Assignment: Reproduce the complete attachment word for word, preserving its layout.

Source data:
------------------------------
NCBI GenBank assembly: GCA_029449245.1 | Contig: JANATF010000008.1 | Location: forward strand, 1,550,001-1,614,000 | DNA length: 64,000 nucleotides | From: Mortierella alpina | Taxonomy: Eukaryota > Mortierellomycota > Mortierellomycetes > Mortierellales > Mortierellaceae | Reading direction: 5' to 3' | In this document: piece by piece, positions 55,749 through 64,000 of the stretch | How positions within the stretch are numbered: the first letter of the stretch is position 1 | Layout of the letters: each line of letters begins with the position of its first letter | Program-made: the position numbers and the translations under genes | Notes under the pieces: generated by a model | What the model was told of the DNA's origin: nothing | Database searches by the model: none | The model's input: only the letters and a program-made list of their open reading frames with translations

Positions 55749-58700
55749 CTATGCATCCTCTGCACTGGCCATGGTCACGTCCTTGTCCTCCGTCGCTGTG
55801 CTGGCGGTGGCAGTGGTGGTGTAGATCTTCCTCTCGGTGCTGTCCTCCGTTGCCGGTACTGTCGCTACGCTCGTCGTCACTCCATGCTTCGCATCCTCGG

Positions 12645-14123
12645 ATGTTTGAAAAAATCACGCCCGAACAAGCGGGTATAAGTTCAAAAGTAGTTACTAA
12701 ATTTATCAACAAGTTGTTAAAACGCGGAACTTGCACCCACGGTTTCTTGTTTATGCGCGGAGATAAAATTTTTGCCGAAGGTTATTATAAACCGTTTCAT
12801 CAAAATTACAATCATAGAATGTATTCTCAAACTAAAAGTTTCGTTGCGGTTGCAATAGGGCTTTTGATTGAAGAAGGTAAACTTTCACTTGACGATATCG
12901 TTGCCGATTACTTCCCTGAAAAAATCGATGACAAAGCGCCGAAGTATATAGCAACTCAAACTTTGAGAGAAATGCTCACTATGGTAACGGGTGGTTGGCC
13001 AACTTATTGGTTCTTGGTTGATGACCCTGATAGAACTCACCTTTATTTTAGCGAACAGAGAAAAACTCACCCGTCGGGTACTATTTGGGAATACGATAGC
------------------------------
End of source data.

NCBI GenBank assembly: GCA_029449245.1 | Contig: JANATF010000008.1 | Location: forward strand, 1,550,001-1,614,000 | DNA length: 64,000 nucleotides | From: Mortierella alpina | Taxonomy: Eukaryota > Mortierellomycota > Mortierellomycetes > Mortierellales > Mortierellaceae | Reading direction: 5' to 3' | In this document: piece by piece, positions 55,749 through 64,000 of the stretch | How positions within the stretch are numbered: the first letter of the stretch is position 1 | Layout of the letters: each line of letters begins with the position of its first letter | Program-made: the position numbers and the translations under genes | Notes under the pieces: generated by a model | What the model was told of the DNA's origin: nothing | Database searches by the model: none | The model's input: only the letters and a program-made list of their open reading frames with translations

Positions 55749-58700
55749 CTATGCATCCTCTGCACTGGCCATGGTCACGTCCTTGTCCTCCGTCGCTGTG
55801 CTGGCGGTGGCAGTGGTGGTGTAGATCTTCCTCTCGGTGCTGTCCTCCGTTGCCGGTACTGTCGCTACGCTCGTCGTCACTCCATGCTTCGCATCCTCGG

Positions 12645-14123
12645 ATGTTTGAAAAAATCACGCCCGAACAAGCGGGTATAAGTTCAAAAGTAGTTACTAA
12701 ATTTATCAACAAGTTGTTAAAACGCGGAACTTGCACCCACGGTTTCTTGTTTATGCGCGGAGATAAAATTTTTGCCGAAGGTTATTATAAACCGTTTCAT
12801 CAAAATTACAATCATAGAATGTATTCTCAAACTAAAAGTTTCGTTGCGGTTGCAATAGGGCTTTTGATTGAAGAAGGTAAACTTTCACTTGACGATATCG
12901 TTGCCGATTACTTCCCTGAAAAAATCGATGACAAAGCGCCGAAGTATATAGCAACTCAAACTTTGAGAGAAATGCTCACTATGGTAACGGGTGGTTGGCC
13001 AACTTATTGGTTCTTGGTTGATGACCCTGATAGAACTCACCTTTATTTTAGCGAACAGAGAAAAACTCACCCGTCGGGTACTATTTGGGAATACGATAGC